What Is Coffee?
How is Coffee Processed?
Coffee beans come from the seeds of the coffea plants typically found in the “coffee belt.” The Belt is the area between the Tropics of Cancer and Capricorn. The coffea arabica makes up for about 80% of the coffee we consume, while the remaining 20% come from the coffea canephora/robusta.
The coffea plants will grow 32 – 39 feet tall and when the drupes of the plants ripen they are harvested for the beans inside. Each drupe (fruits with a fleshy outside and seeds inside – think peaches!) typically contains two coffee beans which will face each other and give them that one flat side. Sometimes only one coffee seed is fertilized in the drupe and these are called peaberry; these have no other seed to flatten against and end up with more of a oval or pea-shape.
The harvested seeds, or beans, are then roasted according to taste. Increasing the time/temperature will cause the beans to begin to crack and the oil to emerge from the center. This is why lighter roast coffees tend to have drier beans, and darker roast coffees will often have an oily bean.
The acidity of the coffee increases as the roast goes on until about the full city roast; after that the acidity is roasted out of the bean. The body and aroma of the coffee will increase.
How is Coffee Processed?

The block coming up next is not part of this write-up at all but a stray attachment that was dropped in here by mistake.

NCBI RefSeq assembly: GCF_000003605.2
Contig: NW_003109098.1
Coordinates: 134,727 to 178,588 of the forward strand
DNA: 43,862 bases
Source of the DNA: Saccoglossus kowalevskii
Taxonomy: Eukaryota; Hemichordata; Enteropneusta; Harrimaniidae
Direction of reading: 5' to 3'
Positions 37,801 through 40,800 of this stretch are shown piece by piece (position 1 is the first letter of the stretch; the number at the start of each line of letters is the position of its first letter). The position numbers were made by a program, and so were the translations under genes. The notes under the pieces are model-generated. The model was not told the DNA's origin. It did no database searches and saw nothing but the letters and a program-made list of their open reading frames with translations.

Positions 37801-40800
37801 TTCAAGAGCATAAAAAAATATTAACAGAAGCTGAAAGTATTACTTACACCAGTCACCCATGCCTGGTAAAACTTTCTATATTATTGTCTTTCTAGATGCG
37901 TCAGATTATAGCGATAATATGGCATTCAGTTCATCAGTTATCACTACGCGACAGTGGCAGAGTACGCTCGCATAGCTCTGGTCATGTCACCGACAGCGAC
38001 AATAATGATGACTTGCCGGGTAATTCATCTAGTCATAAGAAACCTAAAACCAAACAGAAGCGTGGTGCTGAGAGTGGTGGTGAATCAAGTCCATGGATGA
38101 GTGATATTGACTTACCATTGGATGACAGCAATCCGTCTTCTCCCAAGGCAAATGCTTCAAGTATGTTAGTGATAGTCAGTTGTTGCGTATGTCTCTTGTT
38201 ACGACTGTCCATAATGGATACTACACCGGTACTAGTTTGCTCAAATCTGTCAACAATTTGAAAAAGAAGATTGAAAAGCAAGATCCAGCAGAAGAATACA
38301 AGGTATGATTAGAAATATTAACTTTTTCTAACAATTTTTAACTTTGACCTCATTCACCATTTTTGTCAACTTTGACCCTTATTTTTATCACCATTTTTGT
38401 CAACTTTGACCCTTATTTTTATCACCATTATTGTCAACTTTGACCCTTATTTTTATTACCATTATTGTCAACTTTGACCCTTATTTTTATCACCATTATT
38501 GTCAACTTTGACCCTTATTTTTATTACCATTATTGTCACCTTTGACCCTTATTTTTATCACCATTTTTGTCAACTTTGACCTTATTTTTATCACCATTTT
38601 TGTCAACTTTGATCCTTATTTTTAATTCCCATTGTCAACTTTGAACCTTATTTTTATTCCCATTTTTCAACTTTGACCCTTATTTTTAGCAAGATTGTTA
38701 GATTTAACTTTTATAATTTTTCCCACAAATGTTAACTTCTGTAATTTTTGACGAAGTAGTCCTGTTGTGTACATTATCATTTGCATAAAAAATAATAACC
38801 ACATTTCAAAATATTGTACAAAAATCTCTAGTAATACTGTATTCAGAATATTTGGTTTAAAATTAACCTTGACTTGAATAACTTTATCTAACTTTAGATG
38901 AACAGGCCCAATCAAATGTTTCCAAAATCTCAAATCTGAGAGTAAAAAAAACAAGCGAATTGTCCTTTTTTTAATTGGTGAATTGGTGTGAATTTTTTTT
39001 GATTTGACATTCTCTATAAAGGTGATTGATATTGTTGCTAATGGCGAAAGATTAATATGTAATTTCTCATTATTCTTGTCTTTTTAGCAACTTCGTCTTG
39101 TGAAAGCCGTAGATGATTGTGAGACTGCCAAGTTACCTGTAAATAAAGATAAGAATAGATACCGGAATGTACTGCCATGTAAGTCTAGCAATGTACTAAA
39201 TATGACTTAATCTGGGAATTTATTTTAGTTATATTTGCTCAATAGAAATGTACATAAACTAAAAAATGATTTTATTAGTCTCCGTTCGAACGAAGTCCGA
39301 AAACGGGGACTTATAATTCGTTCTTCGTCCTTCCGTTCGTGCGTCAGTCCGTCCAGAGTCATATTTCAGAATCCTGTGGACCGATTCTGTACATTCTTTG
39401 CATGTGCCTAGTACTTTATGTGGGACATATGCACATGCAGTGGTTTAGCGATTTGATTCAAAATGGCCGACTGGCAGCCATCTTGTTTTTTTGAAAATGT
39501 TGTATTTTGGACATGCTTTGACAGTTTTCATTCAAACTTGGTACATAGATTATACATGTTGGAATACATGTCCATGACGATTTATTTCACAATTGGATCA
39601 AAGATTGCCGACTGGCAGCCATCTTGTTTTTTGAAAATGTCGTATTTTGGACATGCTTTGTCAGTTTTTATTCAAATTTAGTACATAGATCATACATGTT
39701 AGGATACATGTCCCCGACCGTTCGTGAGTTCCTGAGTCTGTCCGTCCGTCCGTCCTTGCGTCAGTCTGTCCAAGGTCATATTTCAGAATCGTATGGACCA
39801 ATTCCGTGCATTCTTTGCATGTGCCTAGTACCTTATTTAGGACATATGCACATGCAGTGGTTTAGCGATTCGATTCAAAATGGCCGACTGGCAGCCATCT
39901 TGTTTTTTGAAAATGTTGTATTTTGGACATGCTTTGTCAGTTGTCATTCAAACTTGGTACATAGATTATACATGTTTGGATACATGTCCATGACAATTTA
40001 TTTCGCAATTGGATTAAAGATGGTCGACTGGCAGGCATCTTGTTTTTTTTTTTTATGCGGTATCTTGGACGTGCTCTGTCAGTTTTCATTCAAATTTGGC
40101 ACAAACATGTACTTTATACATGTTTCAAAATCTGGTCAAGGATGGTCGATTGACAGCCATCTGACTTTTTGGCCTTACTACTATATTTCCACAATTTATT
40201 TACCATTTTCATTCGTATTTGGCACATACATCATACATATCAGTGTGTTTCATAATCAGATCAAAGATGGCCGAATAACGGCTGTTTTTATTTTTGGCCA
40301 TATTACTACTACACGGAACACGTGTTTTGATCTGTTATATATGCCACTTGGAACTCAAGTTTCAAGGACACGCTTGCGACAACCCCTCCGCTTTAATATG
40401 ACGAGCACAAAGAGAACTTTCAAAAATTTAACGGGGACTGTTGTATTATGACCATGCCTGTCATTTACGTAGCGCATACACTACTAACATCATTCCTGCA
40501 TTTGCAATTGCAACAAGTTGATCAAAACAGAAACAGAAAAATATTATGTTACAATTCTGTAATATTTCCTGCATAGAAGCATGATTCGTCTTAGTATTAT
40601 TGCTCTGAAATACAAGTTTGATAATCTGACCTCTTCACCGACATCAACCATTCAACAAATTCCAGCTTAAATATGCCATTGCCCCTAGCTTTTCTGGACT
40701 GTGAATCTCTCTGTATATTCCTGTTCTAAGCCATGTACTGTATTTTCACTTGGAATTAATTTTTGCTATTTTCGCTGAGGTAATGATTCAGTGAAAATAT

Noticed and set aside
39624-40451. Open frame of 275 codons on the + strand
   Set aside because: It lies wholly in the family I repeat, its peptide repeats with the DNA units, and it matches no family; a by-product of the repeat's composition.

Caffeine is a weird thing to measure because naturally occuring caffeine (as is found in coffee and tea) isn’t a “thing” we can scoop into a beverage. It’s already there; It’s a stimulant.
That being said science has been awesome and has broken it down for us.
Coffee from the coffea arabica contains about half as much caffeine as the coffea robusta. Many people are surprised to find out that darker coffees usually have a little less caffeine in them than the typical medium roast; this is because the roasting process basically sizzles it out.
Drip coffees will have about 115-175 mg of caffeine per serving, and espressos will have about 100 mg per serving. Here I reveal to you that while beans used for espresso are typically dark and oily from the roast it is not a type of bean. Espresso is how the coffee is prepared and served. It is stronger than a typical drip coffee not because of the caffeine but because of the body and the water-to-coffee proportion. A very small amount of water is forced through the grounds relatively quickly in order to make the espresso. A drip coffee may not have as much of the caffeine roasted out of it, and the water is poured onto the grounds, soaks through, and drips out the bottom. Because the water spends a longer amount of time with the coffee it’s able to soak up it’s contents more. The process and the roast are what give drip the higher amount of caffeine.
Brew processes that take longer than the typical drip, like a French press, will let the grounds soak into the water even longer and will create a richer, bolder flavor.
What Coffees We Use